Coomoora Woodland Flora and Fauna Reserve contains three Habitat Zones of “High” to “Very High” conservation significance, including two Ecological Vegetation Communities (Damp Sands Herb-rich Woodland and Plains Grassy Woodland) officially listed as “vulnerable” and “endangered” respectively in the Gippsland Plain Bioregion. These habitat zones and their fragile EVCs are located in the direct path of the Dingley Bypass between Springvale and Cheltenham/Perry Roads. The City of Greater Dandenong’s Management Plan for Coomoora Woodland Reserve, prepared in early 2009 by environmental consultants, states that: “The area within the VicRoads freeway reserve … supports some of the most intact and diverse native vegetation in the reserve”.
Among the 13 threatened fauna species that definitely or potentially occur in the area are: the Swift Parrot, which is listed as “endangered” at both national and state level; the Growling Grass Frog, which is listed as “endangered” in Victoria and “vulnerable” nationally; the Glossy Grass Skink, which is listed as “near threatened” in Victoria; and the Grey-headed Flying-fox, which is listed as “vulnerable” nationally under the Environment Protection and Biodiversity Conservation Act 1999, and in Victoria where it is protected under the FFG Act.
Under the EES guidelines, the Minister is also required to consider “the range and complexity of potential adverse effects”. Damon Anderson says, “This key criterion has been overlooked by the Minister. Even VicRoads conceded in its EES Referral to the Minister that there would be habitat loss and fragmentation; damage to trees and understorey vegetation; weed and pathogen invasion; erosion of soil and ground conditions, and increased dust. Other adverse environmental impacts with complex effects, such as changes to hydrological conditions in the nature reserve, were ignored by VicRoads”.
Another reason the Minister gives for his decision is that the “reservation for this section of the Dingley Arterial Project has been long established”. The State Government set aside a tract of land for road construction about 40 years ago. Damon Anderson says, “This is true, but the native vegetation was there 400 years and more ago when the Bunurong people owned and cared for this land. Community attitudes and priorities have also changed since the 1960s. Back then we used leaded petrol and built roads regardless of their environmental impact. Climate change makes such practices unacceptable now. We must not continue repeating the mistakes of the past. We have to plan for the future and protect our children’s inheritance. Let’s ask them if they want a nature reserve or another road.”
The Minister states in his decision that “there is no realistic alternative alignment available for the Dingley Arterial that would warrant investigation”. Damon Anderson says, “This is simply not so.
VicRoads has identified three alternatives, including tunnelling under Coomoora reserve, shifting the road southwards through existing factories, and enhancing existing roads to avoid the nature reserve. Each of these options is as viable and cost-effective as laying 1.3 kilometres of asphalt through the nature reserve at a cost of around $74.6 million. Yet the Minister is prepared to sacrifice a unique and irreplaceable metropolitan nature reserve simply because a road was planned there forty years ago.”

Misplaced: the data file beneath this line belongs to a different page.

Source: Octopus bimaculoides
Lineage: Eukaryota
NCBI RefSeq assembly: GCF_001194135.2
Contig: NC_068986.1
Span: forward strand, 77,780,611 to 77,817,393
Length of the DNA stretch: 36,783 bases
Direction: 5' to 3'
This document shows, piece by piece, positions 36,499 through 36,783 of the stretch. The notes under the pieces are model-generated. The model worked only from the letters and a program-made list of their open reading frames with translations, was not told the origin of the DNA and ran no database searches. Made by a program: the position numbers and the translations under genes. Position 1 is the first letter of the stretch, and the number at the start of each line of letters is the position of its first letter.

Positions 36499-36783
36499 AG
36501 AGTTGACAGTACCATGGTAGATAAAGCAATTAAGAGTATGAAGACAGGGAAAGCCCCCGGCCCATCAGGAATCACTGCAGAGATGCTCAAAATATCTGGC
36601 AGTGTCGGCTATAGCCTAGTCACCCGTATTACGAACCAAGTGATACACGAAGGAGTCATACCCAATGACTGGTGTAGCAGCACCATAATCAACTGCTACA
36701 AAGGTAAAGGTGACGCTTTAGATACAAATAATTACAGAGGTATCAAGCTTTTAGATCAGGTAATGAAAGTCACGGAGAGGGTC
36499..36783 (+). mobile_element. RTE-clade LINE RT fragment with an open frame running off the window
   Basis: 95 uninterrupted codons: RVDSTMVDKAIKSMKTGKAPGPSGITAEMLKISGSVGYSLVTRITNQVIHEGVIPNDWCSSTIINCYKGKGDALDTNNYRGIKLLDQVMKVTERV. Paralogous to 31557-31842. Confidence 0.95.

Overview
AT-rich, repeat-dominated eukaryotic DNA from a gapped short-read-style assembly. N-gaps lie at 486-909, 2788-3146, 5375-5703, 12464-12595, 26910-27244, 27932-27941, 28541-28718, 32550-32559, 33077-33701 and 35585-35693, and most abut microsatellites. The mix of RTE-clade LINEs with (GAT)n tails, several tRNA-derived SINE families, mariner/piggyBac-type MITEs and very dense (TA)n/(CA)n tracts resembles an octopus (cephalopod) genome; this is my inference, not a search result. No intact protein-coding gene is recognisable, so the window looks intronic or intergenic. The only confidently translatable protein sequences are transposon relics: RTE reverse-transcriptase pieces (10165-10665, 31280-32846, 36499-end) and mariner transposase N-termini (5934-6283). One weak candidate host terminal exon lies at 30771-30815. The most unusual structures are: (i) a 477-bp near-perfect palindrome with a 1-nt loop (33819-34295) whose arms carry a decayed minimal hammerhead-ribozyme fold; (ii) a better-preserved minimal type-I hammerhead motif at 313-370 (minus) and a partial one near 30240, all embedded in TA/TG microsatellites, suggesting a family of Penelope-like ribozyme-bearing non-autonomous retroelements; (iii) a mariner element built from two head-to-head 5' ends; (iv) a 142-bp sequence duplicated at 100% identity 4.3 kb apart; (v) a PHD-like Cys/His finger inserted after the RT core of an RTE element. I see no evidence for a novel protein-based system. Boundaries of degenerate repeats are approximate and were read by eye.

VicRoads claims that the Dingley bypass is a key link in the region’s transport infrastructure, and that any change to the proposed route would compromise its supposed benefits. Damon Anderson disputes these claims: “In fact, there would be no net gain or improvement in traffic flow from building the shorter section of the bypass; as there would be no reduction in the number of signalised intersections in the section between Springvale and Cheltenham/Perry Roads. Moreover, the bypass will only allow traffic to travel at 80 kilometres per hour, which is no faster than the existing speed limits along Springvale and Cheltenham Roads. In other words, the VicRoads bypass offers nothing more than what already exists, but will sacrifice a valuable nature reserve and cultural heritage sites for the sake of laying a 1.3 kilometre section of asphalt.”
According to Damon Anderson, “Coomoora nature reserve is an important community asset that will be lost if the Dingley Bypass is built. Coomoora is a natural oasis and tranquil retreat in a rapidly industrialising area. It’s used for educational purposes by local schools who conduct classes in biology, ecology and environmental conservation on site. It’s also used by local residents and others for passive recreation, including bushwalking, bird-watching, photography and other nature appreciation activities. As one of the few remaining green spaces in the region, it counterbalances the adverse health effects of pollution, overdevelopment and environmental degradation, and enhances the quality of air, water and life in general. As a green oasis in a brown industrialised desert, Coomoora nature reserve makes a significant contribution to reducing our carbon footprint and helps address the serious problem of climate change”.
The Save Coomoora Reserve Coalition is urging local residents and other concerned members of the public to contact State Ministers and their local MPs to insist that an EES be conducted. Damon Anderson said, “Unless we make our voices heard now and take urgent steps to protect our valuable nature reserves and heritage, they will be lost forever. This is our last chance to preserve this valuable community asset in its present state for the well-being of current and future generations”.
For media inquiries, please contact:
Damon Anderson on 0425 784 983 or 9769 1651 or firstname.lastname@example.org